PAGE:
The AB approach was then extended by Nguyen et al. [77] to shepherd the swarm. The task was decomposed into the two basic skills of collecting and driving, followed by the use of a human to perform each task independently. Inverse reinforcement learning and deep reinforcement learning were then used to transform the set of demonstrations on each sub-skill into a model, then AB was used to aggregate these models into an overall shepherding UAV.

Two further examples of machine learning for shepherding are worth noting. The first focuses on the use of genetic algorithms (GAs) to evolve the parameters of a shepherding model. Singh et al. [78] used a GA to optimise the level of modulation of the force vector exerted by the sheepdog on the sheep. In practice, this force vector is correlated with the fuel/energy needed by the sheepdog. The modulation of the force vector aims at ensuring that the force to be exerted on the sheep is at the right level to achieve the intent. If this force is too low, the sheep will not respond as intended. If this force is too high, the sheep will scatter and the artificial or biological sheepdog will waste energy. Singh et al. demonstrated that optimising the modulation function using a GA saves energy, although the fixed model for shepherding used in the experiments constrained the optimization.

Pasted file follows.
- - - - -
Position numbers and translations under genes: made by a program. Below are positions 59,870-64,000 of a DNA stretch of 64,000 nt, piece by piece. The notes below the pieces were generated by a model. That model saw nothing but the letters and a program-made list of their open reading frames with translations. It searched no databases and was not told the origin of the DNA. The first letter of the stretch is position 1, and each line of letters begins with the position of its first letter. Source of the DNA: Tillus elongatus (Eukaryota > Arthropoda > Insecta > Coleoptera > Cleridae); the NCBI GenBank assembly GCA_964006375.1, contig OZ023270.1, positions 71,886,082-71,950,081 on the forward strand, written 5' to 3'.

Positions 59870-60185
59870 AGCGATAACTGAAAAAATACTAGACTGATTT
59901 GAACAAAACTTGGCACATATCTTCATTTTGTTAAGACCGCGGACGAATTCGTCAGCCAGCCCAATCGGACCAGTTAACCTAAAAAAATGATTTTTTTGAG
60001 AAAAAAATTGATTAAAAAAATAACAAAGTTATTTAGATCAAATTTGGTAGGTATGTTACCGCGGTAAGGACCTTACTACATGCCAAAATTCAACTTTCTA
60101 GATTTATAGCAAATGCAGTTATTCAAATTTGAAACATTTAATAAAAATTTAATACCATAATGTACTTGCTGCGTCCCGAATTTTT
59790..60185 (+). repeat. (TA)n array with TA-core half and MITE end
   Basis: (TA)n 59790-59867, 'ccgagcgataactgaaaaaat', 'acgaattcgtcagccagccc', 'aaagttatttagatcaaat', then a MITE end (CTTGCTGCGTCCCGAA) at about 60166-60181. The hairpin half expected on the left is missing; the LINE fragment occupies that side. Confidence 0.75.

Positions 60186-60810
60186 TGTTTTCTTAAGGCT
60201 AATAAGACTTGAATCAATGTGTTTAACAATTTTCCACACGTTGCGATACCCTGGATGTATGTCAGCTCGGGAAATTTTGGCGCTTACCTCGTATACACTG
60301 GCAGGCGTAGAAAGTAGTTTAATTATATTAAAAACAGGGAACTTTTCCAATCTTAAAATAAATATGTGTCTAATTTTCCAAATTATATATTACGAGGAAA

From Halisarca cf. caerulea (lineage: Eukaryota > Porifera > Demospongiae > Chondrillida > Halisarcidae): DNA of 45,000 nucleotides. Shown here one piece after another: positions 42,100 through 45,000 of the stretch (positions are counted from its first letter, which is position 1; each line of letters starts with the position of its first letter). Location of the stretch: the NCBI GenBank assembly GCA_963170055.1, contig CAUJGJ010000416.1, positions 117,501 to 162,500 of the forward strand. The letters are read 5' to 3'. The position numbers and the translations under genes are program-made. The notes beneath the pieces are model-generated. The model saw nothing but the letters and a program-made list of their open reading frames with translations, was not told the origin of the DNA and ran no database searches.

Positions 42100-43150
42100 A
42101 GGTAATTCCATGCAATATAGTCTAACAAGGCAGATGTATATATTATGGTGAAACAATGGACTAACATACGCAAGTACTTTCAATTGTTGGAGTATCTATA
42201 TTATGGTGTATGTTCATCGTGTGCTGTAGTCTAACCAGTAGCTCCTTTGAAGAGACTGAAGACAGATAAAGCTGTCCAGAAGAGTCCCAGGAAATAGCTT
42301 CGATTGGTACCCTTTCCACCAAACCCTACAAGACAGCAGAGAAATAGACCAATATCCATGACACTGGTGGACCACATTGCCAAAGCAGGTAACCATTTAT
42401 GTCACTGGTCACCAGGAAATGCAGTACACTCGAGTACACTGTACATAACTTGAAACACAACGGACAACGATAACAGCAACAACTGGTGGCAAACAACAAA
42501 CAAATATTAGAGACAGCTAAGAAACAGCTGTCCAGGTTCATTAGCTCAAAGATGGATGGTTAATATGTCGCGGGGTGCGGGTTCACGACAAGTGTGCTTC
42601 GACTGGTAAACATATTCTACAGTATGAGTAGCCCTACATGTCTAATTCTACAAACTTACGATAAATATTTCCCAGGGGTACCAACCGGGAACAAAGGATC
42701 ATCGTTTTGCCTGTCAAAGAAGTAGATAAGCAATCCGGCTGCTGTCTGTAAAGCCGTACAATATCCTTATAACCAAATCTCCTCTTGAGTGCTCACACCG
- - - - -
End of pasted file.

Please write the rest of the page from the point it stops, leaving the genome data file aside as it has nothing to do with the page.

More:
The second example of research on machine learning and shepherding was conducted by Abbass et al. [79], where the authors used the concept of shepherding for AI testing. The complexity of the AI within an autonomous system will continue to increase with no adequate methodologies to test these algorithms in advance due to the enormous search space they operate within, the dynamic nature of the environment, and their learning abilities that change their algorithmic performance based on the experience they encounter. Abbass et al. [79] designed a concept whereby an AI Shepherd is used to shepherd a group of AI (artificial sheep) by continuously monitoring the group and applying corrective actions as needed. This concept offered what the authors called Watchdog AI (WAI) agents, where each WAI is basically an AI shepherd. The authors presented their framework theoretically and listed the specifications of a WAI. However, they did not demonstrate the concept with a case study due to the complexity of implementing a concept of this nature.

X Shepherding Challenges